Day 384 Nowhere near the end.

“That Unit 4..they had 1,500 rods stuffed in there, they just kept stuffing them in”


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Woods Hole Scientist’s Latest View on Ocean Contamination from Fukushima Accident: “We Haven’t Gone Very Far” in Assessing the Extent, Damage

Wood’s Hole Oceanographic Institute researcher Ken Buesseler wrote a special article for CNN on March 11, 2012 about the effect that radioactive materials released from Fukushima I Nuclear Power Plant have had on the ocean and marine life. He led a team of international researchers last June to survey the ocean where the contaminated water was dumped by TEPCO.

[see link below for CNN article]

We’re no wiser one year after the accident, whether it is about:

  • the Fukushima I Nuke Plant accident itself;
  • how much radioactive materials have been released so far;
  • degree of contamination on land or in the ocean;
  • effect of radiation on heath of humans (the national government is not taking health statistics in Fukushima Prefecture), animals, and plants

The Japanese government and government researchers cannot deal with any of these effectively. The Kan administration turned down the offer for help from the US and other nations for the Fukushima I Nuke Plant accident, citing some “national security” concerns. Mr. Edano, current Minister of Economy, Trade and Industry and then-Chief Cabinet Secretary under PM Kan, still says he, as Chief Cabinet Secretary, did not turn down the offer but told the US and others “We will consider your offer”. That is, as fans of Sir Humphrey Appleby know, a bureaucrat/politician speech for “get lost”. Will this change? Not very likely.

As Mr. Buesseler would know, there are different movements of seawater depending on the depth and proximity to the coast in addition to a major move by a major current like “Kuroshio”. Significant amount of radioactive materials moved south along the coast, creating ever-shifting hot spots along the way, contrary to what the government researchers had assured the public (that they would be carried away by Kuroshio and disperse rapidly and evenly in the Pacific Ocean).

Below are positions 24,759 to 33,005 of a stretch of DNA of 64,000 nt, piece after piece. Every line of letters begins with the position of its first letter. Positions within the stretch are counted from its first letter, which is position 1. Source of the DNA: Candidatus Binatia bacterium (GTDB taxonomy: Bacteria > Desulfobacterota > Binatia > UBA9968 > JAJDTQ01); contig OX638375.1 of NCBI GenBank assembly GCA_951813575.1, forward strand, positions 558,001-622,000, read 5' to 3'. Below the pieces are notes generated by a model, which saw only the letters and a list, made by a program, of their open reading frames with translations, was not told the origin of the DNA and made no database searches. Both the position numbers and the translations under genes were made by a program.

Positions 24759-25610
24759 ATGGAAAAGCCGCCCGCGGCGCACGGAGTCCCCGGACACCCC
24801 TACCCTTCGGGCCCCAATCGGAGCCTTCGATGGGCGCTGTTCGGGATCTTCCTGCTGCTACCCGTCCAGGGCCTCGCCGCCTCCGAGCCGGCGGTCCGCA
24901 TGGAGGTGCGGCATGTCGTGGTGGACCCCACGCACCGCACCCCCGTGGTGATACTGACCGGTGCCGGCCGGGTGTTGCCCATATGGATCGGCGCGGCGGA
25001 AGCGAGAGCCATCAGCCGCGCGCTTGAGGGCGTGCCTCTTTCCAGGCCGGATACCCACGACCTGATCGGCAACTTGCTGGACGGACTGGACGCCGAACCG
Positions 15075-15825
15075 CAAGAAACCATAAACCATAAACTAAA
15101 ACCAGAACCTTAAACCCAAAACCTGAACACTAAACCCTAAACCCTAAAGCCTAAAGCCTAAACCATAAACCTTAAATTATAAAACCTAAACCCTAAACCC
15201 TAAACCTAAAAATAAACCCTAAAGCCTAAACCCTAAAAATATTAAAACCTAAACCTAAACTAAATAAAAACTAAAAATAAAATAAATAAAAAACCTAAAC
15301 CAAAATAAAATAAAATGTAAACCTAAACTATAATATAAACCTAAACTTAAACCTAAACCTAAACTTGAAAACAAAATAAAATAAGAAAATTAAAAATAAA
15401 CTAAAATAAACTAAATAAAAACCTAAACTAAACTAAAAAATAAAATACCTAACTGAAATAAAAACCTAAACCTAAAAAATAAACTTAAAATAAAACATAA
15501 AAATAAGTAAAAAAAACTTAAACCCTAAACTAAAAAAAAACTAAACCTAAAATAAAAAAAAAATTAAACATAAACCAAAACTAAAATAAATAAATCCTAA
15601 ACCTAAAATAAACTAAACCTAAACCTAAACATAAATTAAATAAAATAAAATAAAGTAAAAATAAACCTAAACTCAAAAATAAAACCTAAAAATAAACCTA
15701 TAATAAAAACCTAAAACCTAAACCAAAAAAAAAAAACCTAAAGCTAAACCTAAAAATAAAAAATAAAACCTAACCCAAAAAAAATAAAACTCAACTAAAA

Mr. Buesseler may also be interested to know that squid, crab, and abalone have been found to highly concentrate radioactive silver from the ocean environment with ND level of radioactive silver (seemy post on abalone). The ND levels of radioactive materials can still become harmful, because of bioconcentration.

The Chinese survey ship was finding radioactive strontium in the firefly squid 800 kilometers off the coast of Fukushima, back in August 2011. They also found radioactive silver. (See my post from August 2011.)

Read the entire article at:

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18 Bq/kg of Radioactive Cesium from Canned Salmon

(Update: Checked the corporate site of Maruha Nichiro. It is “pink salmon” or “humpback salmon”, in northern Pacific Ocean, Bering Sea, Sea of Okhotsk, Japan Sea, Iwate Prefecture, and Hokkaido.)

Seikatsu Club is a co-op that has been publishing the results of its own analysis of food items it sells.

In the latest results on March 30, 2012, there are several items with radioactive cesium including a can of salmon from a major seafood company (Maruha Nichiro):

30 Bq/kg from lemon
32 Bq/kg from Kiyomi tangor (hybrid of satsuma mandarin orange and regular orange)
18 Bq/kg from a can of boiled salmon

For people trying to eliminate as much radioactive cesium as possible from the food they eat everyday, it’s not getting any easier after one year.

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NYT on Reactor No. 4: “Risk of another colossal radiation leak, experts say” — “Tepco has been racing to fortify crumpled outer shell”

Title: Inquiry Into Fukushima Plant Suggests Worse Damage
Source: NYTimes
Date: March 29, 2012

[…] The spent fuel rods stored at the No. 4 reactor pose a particular threat, experts say, because they lie unprotected outside the unit’s containment vessel.

Tokyo Electric has been racing to fortify the crumpled outer shell of the reactor, and to keep the tank fed with water.

But should a problem also arise with cooling the spent fuel, the plant could run the risk of another colossal radiation leak, experts say. […]

Read the report here

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All Fukushima residents to get compensation thanks to prefectural gov’t

FUKUSHIMA — All 2 million residents of Fukushima Prefecture will receive compensation after the prefectural government decided March 29 to provide residents living outside the evacuation zones with redress in lieu of Tokyo Electric Power Co. (TEPCO) over the nuclear disaster.